According to a press release from Saint Joseph’s, none of the doctors named in this case practice at the hospital any more.
With this agreement, and without admission of any violation of the law, the hospital can now move forward.
“We are committed to providing the communities we serve with safe,high quality health care performed with the highest of integrity,” said Greg Gerard, president of Saint Joseph London. “We are pleased to have reached this agreement so that we can move forward.”
Concerning the five-year Corporate Integrity Agreement, the hospital has already implemented a number of the activities outlined in the document, according to the statement released from the hospital.
“We will continue to collaborate with the Department of Health and Human Services as it follows our work in the coming years,” Gerard said. “The past few years have demonstrated the resilience and commitment of the team at Saint Joseph London. Now that this chapter has closed, we are eager to move forward.”
In the past year, Saint Joseph London has established a new leadership team, including Gerard, as well as Chief Medical Officer Shelley Stanko, M.D., Chief Financial Officer Christy Spitser and Chief Nursing Officer Chris Schweighardt. In addition, a Corporate Responsibility Officer is now on staff at the hospital.
This agreement represents the second largest health care fraud settlement in the 67-county Eastern District of Kentucky.
Before the three whistleblowers filed their complaint, Saint Joseph voluntarily disclosed to the government that one of its cardiologists, Dr. Sandesh Patil, had performed medically unnecessary coronary stents. Patil previously pleaded guilty to a federal health care fraud offense and received a two-and-a-half year sentence.
“Hospitals that place their financial interests above the well-being of their patients will be held accountable,” said Stuart Delery, Assistant Attorney General for the Civil Division of the U.S. Department of Justice. “The Department of Justice will not tolerate those who abuse the public health care programs to which we all contribute and on which we all (rely on).”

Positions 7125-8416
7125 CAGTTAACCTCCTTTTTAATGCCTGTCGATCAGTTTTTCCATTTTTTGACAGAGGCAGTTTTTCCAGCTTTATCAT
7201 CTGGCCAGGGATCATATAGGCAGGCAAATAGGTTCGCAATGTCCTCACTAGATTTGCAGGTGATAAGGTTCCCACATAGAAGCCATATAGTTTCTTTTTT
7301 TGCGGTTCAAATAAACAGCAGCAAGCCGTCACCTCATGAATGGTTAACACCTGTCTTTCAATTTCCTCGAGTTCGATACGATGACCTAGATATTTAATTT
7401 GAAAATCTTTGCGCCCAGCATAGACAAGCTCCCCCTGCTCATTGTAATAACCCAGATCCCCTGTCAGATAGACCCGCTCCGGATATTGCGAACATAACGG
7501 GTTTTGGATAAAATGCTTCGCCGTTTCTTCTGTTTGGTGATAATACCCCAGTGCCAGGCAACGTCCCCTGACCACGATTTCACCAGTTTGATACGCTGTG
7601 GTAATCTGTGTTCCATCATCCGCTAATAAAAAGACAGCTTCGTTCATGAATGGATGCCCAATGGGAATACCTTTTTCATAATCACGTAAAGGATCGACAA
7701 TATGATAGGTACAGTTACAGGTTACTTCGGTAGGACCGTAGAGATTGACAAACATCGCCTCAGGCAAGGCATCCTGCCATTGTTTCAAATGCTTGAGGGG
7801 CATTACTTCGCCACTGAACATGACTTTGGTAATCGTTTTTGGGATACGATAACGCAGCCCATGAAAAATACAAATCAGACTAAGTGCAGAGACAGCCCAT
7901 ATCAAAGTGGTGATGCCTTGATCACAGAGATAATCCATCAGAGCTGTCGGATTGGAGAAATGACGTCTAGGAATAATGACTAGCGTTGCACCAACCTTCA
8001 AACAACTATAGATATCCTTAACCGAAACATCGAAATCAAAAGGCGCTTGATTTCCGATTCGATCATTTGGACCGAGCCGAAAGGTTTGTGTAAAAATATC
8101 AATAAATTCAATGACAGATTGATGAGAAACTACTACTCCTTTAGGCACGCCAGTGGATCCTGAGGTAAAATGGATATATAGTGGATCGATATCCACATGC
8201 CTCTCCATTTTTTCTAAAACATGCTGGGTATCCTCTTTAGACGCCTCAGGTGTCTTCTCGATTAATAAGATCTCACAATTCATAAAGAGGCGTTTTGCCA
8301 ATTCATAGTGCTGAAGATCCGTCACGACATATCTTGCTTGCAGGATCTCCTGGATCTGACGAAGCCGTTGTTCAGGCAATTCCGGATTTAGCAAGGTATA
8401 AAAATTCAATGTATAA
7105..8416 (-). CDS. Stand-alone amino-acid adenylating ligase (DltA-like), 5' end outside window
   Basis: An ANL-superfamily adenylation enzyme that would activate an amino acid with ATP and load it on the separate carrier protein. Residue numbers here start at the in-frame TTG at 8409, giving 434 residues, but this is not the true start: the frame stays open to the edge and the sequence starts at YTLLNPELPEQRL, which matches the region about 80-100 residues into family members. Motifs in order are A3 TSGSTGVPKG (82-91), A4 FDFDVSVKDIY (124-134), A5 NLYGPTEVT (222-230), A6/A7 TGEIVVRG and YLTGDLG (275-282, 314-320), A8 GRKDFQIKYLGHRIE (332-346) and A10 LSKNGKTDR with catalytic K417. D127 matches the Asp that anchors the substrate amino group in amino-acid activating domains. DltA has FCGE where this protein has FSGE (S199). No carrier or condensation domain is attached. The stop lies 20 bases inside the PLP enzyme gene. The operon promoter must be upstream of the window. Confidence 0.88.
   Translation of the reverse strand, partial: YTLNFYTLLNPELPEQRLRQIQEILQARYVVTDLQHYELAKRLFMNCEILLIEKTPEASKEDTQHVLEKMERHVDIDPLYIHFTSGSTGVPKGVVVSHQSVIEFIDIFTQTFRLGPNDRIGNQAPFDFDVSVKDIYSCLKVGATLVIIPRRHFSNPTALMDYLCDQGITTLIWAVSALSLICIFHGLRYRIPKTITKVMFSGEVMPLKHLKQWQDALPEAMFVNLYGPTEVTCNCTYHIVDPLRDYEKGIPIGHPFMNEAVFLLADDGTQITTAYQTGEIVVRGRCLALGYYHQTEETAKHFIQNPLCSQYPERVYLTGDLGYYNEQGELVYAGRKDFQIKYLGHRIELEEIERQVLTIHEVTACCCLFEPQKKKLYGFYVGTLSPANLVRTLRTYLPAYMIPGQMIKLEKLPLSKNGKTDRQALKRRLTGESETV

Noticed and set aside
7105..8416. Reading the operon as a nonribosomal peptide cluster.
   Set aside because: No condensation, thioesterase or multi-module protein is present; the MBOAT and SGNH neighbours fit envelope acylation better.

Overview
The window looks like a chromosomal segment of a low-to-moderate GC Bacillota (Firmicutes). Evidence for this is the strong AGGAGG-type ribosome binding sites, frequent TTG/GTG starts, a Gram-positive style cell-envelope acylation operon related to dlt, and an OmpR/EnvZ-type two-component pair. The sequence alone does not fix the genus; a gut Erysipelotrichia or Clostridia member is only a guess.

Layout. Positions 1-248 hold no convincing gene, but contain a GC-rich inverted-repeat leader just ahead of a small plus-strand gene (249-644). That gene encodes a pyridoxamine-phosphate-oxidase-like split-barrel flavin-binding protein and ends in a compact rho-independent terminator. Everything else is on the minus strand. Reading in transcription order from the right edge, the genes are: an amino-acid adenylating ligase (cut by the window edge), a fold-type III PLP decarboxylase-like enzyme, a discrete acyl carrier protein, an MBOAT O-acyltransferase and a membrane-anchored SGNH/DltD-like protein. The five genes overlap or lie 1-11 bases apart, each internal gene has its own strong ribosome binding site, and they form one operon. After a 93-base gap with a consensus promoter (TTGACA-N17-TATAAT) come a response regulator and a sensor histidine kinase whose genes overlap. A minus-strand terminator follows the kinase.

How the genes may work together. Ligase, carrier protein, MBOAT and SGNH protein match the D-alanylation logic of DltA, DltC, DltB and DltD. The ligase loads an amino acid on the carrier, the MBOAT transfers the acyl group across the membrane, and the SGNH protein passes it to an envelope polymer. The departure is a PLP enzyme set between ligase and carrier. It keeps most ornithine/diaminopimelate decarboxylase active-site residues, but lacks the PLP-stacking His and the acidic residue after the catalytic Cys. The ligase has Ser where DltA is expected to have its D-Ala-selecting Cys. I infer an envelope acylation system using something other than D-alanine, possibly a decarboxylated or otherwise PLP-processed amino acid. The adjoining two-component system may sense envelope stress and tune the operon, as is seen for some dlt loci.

The filed complaints really launched the investigation, according to Harvey’s press release.
“The criminal investigation and civil settlements are excellent examples of the importance of whistleblower complaints,” said Perry K. Turner, Special Agent in Charge of the FBI in Kentucky. “This result would not be possible without the commitment of private citizens exposing this type of egregious fraud.”
The state of Kentucky also receives a portion of the $16.5 million settlement — approximately $365,851, which represents the state’s share of the government’s recovery of Medicaid funds. The Medicaid program is funded jointly by the federal and state.
“I applaud the hard work of my Medicaid Fraud Unit and all of the agencies involved in this case,” said Kentucky Attorney General Jack Conway. “I am pleased that we have reached this settlement and are recovering thousands of dollars for a vital state program and for taxpayers.”
While the settlement involving Saint Joseph London ends the hospital’s involvement — it doesn’t mean the investigation is over, including the criminal investigation.
The U.S. Government will intervene in the case initiated by the three Lexington doctors and continue litigating allegations of False Claims Act violations arising out of unnecessary cardiac procedures against most of the other defendants named in the qui tam.
The investigation was conducted by the FBI, HHS-OIG, Kentucky Office of Attorney General, Medicaid Fraud and Abuse Control Unit, the Civil Frauds Section of the Department of Justice in Washington, D.C., and the U.S. Attorney’s Office.